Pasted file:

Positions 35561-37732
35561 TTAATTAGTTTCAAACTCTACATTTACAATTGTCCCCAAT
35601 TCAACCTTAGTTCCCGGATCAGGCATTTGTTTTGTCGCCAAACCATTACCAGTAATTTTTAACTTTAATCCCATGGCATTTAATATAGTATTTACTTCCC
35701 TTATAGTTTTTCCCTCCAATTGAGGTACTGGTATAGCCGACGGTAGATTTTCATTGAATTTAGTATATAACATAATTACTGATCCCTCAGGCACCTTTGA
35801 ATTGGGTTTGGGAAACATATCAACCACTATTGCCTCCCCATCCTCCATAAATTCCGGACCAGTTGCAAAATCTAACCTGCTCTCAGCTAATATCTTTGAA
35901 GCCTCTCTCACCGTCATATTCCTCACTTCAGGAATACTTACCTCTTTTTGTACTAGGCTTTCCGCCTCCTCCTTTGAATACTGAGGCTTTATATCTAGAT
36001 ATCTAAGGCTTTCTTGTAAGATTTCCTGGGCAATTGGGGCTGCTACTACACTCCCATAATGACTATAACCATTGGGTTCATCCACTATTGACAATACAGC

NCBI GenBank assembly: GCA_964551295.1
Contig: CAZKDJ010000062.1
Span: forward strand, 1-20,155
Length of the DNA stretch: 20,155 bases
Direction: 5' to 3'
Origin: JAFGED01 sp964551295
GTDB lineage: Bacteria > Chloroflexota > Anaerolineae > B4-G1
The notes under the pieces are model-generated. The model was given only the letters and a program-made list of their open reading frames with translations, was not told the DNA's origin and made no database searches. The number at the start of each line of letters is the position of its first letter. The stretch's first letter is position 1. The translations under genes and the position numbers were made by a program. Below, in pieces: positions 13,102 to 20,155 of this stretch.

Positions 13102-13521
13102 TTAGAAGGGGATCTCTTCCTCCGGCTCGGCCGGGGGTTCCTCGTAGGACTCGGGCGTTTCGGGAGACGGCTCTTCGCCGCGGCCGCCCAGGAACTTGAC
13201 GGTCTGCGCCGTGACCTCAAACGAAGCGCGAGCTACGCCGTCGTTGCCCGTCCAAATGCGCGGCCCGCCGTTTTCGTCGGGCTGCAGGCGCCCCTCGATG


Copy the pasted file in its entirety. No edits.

Positions 35561-37732
35561 TTAATTAGTTTCAAACTCTACATTTACAATTGTCCCCAAT
35601 TCAACCTTAGTTCCCGGATCAGGCATTTGTTTTGTCGCCAAACCATTACCAGTAATTTTTAACTTTAATCCCATGGCATTTAATATAGTATTTACTTCCC
35701 TTATAGTTTTTCCCTCCAATTGAGGTACTGGTATAGCCGACGGTAGATTTTCATTGAATTTAGTATATAACATAATTACTGATCCCTCAGGCACCTTTGA
35801 ATTGGGTTTGGGAAACATATCAACCACTATTGCCTCCCCATCCTCCATAAATTCCGGACCAGTTGCAAAATCTAACCTGCTCTCAGCTAATATCTTTGAA
35901 GCCTCTCTCACCGTCATATTCCTCACTTCAGGAATACTTACCTCTTTTTGTACTAGGCTTTCCGCCTCCTCCTTTGAATACTGAGGCTTTATATCTAGAT
36001 ATCTAAGGCTTTCTTGTAAGATTTCCTGGGCAATTGGGGCTGCTACTACACTCCCATAATGACTATAACCATTGGGTTCATCCACTATTGACAATACAGC

NCBI GenBank assembly: GCA_964551295.1
Contig: CAZKDJ010000062.1
Span: forward strand, 1-20,155
Length of the DNA stretch: 20,155 bases
Direction: 5' to 3'
Origin: JAFGED01 sp964551295
GTDB lineage: Bacteria > Chloroflexota > Anaerolineae > B4-G1
The notes under the pieces are model-generated. The model was given only the letters and a program-made list of their open reading frames with translations, was not told the DNA's origin and made no database searches. The number at the start of each line of letters is the position of its first letter. The stretch's first letter is position 1. The translations under genes and the position numbers were made by a program. Below, in pieces: positions 13,102 to 20,155 of this stretch.

Positions 13102-13521
13102 TTAGAAGGGGATCTCTTCCTCCGGCTCGGCCGGGGGTTCCTCGTAGGACTCGGGCGTTTCGGGAGACGGCTCTTCGCCGCGGCCGCCCAGGAACTTGAC
13201 GGTCTGCGCCGTGACCTCAAACGAAGCGCGAGCTACGCCGTCGTTGCCCGTCCAAATGCGCGGCCCGCCGTTTTCGTCGGGCTGCAGGCGCCCCTCGATG